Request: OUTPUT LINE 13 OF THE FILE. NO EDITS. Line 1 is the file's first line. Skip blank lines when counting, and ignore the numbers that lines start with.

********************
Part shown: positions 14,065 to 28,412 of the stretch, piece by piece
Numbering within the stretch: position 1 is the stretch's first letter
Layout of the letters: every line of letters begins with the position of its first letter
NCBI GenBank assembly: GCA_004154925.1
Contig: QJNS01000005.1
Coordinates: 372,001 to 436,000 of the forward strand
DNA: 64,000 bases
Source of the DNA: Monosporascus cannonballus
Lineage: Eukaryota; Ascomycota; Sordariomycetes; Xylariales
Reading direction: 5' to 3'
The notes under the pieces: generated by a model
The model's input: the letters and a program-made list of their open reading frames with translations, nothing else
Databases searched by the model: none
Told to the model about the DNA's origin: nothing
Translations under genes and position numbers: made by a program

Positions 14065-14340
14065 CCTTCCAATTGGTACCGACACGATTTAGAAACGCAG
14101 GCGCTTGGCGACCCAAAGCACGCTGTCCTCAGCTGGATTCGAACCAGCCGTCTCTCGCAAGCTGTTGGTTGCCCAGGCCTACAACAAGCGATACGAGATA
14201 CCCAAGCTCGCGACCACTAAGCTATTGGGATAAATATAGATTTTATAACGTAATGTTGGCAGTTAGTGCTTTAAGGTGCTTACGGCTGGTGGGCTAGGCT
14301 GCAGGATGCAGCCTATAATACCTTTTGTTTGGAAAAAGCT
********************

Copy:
Databases searched by the model: none